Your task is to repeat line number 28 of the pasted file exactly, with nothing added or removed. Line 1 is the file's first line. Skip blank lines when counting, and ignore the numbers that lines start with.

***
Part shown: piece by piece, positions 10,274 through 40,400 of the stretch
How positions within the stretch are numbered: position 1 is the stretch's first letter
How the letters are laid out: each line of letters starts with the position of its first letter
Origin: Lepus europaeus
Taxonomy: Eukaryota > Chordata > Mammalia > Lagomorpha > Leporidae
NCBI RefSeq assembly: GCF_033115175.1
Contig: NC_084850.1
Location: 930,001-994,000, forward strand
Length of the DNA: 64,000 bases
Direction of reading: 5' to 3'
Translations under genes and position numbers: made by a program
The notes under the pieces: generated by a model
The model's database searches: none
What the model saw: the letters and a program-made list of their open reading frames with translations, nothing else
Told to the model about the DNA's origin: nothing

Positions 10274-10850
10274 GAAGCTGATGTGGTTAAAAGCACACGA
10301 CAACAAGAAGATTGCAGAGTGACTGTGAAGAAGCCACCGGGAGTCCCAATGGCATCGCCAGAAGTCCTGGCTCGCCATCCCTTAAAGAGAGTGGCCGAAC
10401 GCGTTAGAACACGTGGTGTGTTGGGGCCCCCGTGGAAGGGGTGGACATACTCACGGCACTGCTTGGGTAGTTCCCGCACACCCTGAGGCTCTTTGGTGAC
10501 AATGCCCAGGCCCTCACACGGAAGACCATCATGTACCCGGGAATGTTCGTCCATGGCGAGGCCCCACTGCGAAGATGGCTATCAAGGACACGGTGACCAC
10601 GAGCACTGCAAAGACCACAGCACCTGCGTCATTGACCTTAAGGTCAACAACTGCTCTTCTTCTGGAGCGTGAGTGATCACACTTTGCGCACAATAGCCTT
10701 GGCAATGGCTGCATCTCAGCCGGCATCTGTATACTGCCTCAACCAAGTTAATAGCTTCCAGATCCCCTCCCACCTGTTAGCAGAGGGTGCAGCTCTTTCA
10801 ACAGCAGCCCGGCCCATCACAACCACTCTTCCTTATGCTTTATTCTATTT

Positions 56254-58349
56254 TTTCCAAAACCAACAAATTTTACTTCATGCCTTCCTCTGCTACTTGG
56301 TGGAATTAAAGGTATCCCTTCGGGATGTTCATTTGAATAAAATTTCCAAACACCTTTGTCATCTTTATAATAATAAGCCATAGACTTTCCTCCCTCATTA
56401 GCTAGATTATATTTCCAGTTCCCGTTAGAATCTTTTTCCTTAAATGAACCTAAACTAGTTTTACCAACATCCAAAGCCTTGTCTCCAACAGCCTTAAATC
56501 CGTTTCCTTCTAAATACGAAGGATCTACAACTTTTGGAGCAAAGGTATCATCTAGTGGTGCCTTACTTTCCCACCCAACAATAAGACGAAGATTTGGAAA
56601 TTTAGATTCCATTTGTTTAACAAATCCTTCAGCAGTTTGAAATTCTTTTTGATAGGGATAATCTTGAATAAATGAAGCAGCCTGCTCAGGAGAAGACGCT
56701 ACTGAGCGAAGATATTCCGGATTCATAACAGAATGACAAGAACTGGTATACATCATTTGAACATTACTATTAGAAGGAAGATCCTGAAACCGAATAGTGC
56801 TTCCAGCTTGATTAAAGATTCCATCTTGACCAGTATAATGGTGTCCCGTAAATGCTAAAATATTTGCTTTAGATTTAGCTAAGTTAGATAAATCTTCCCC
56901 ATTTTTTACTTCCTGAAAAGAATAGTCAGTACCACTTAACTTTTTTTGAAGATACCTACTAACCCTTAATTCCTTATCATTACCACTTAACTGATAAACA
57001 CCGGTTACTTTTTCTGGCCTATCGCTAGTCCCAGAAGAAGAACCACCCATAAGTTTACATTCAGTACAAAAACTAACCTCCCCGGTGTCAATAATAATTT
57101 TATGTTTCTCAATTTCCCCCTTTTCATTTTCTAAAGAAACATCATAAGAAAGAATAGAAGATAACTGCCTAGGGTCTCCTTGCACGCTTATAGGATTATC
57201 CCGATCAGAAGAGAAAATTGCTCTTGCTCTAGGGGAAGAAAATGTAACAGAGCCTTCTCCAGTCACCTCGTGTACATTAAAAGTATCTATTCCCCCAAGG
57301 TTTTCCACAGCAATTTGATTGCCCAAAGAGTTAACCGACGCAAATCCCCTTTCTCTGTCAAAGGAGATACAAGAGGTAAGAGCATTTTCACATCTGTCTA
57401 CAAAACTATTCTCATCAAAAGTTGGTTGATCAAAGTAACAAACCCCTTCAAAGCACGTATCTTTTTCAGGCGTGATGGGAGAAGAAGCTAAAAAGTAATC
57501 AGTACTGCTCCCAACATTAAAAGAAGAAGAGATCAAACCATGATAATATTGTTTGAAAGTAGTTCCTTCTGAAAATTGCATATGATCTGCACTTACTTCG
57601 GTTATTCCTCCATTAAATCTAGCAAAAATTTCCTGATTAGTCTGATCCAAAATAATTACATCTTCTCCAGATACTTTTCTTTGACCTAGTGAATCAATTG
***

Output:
56501 CGTTTCCTTCTAAATACGAAGGATCTACAACTTTTGGAGCAAAGGTATCATCTAGTGGTGCCTTACTTTCCCACCCAACAATAAGACGAAGATTTGGAAA